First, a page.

An unhealthy lifestyle that includes a pro-inflammatory "Western diet", physical inactivity, work-related stress, and other environmental factors have a major impact on our health. These factors drive chronic inflammation, leading to organ dysfunction and non-communicable diseases such as obesity, chronic kidney disease, cardiovascular disease, type 2 diabetes, and brain disorders. Since the gut controls the regulation of inflammatory responses and dietary habits have emerged as the most relevant factor for health-to-disease transitions, the interface of diet, microbiota, and host is crucial to unravelling key factors for chronic inflammation and developing prediction strategies.
Yet, this so-called “diet-microbiome-metabolite-immune axis” still widely constitutes a “blind range of imminent disease”. Although many of the environmental factors driving chronic inflammation are modifiable with great potential to benefit a person’s health, healthcare providers still act in most cases too far downstream in the process and citizens usually do not seek medical help before an organ dysfunction results in clinical symptoms. Moreover, individual risk and resilience profiles of non-communicable diseases are largely unknown and cannot be simply inferred from visible factors (such as age, sex, BMI, smoking, etc.).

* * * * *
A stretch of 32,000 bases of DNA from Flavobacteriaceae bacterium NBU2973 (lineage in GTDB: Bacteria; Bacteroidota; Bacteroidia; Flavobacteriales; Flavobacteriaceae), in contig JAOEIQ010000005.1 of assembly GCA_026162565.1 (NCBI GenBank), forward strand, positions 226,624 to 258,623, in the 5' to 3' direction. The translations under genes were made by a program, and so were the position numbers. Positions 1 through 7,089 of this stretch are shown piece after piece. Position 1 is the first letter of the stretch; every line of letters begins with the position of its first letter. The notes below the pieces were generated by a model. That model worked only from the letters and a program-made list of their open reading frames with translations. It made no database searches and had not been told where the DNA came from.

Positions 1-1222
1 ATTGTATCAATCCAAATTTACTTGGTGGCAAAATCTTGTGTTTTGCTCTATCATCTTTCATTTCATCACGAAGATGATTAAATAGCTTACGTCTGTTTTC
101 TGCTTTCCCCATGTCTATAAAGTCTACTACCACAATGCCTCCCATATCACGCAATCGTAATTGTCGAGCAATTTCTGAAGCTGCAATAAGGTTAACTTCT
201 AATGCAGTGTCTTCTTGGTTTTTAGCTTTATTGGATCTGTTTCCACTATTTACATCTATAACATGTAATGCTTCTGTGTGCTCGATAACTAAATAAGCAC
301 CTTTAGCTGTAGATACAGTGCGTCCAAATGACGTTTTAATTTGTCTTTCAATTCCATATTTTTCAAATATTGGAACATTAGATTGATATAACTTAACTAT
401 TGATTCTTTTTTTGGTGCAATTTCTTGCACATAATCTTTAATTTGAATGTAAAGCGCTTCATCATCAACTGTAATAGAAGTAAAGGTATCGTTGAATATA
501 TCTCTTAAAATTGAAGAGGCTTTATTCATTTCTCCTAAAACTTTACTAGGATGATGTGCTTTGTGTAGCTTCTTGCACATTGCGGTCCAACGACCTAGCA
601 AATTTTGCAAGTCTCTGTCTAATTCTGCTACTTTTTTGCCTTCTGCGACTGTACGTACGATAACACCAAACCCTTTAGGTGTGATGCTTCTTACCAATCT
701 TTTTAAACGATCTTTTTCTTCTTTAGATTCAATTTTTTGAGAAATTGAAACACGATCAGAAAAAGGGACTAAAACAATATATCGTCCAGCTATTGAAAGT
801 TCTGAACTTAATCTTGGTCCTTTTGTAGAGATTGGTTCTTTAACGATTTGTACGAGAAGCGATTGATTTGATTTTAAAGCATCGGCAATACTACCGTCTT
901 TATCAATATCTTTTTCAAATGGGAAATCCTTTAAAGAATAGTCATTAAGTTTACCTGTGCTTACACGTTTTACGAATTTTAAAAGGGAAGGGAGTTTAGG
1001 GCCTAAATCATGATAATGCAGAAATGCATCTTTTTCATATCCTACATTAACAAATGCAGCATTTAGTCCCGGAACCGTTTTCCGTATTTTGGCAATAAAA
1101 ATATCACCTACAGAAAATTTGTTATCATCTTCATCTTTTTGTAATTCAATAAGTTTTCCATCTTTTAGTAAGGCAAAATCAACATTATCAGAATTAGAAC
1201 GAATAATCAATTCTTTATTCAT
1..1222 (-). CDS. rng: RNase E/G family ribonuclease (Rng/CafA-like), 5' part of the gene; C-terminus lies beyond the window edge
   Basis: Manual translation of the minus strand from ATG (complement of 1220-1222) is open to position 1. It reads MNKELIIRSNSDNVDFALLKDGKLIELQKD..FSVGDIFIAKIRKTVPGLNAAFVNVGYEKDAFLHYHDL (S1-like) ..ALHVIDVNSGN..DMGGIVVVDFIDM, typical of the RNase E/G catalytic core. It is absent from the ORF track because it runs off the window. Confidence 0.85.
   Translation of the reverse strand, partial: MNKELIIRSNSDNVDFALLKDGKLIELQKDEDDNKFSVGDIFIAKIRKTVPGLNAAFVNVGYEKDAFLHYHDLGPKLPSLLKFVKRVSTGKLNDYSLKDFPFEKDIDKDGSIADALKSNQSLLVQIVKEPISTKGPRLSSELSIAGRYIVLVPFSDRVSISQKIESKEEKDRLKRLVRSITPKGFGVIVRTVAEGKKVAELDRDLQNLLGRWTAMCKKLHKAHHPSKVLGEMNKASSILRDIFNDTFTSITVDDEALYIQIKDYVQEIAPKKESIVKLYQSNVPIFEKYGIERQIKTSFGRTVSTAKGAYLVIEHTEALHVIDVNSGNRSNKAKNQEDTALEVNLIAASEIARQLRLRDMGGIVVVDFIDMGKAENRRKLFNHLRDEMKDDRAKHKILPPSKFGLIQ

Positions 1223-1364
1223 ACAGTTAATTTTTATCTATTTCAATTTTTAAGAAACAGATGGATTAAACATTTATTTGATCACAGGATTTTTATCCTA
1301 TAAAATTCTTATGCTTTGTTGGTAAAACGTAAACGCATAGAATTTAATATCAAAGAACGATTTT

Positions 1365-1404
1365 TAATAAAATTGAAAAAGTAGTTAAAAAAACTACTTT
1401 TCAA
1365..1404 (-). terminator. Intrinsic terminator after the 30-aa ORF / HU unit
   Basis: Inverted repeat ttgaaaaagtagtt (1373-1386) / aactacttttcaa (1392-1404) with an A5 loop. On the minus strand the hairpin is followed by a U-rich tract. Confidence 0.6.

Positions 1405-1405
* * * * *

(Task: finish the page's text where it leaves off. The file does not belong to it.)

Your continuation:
The EU-funded research project "IMMEDIATE" aims to explore the "diet-microbiome-metabolite-immune axis" to enhance our understanding of the mechanisms and molecular pathways that underpin health-to-disease transitions. IMMEDIATE will use machine learning and artificial intelligence to analyse significantly large datasets and assess risk/resilience profiles for chronic inflammation. The goal is to identify a pre-disease stage during which end-organ damage and clinically symptomatic disease can still be successfully prevented by appropriate interventions, including dietary and lifestyle modifications. Furthermore, a proof-of-concept human study will be conducted on healthcare professionals who are exposed to high levels of stress to examine the beneficial, anti-inflammatory effect of a probiotic intervention. Ultimately, the project endeavours to develop mobile apps that will provide personalised lifestyle recommendations and empower citizens to manage their own health proactively.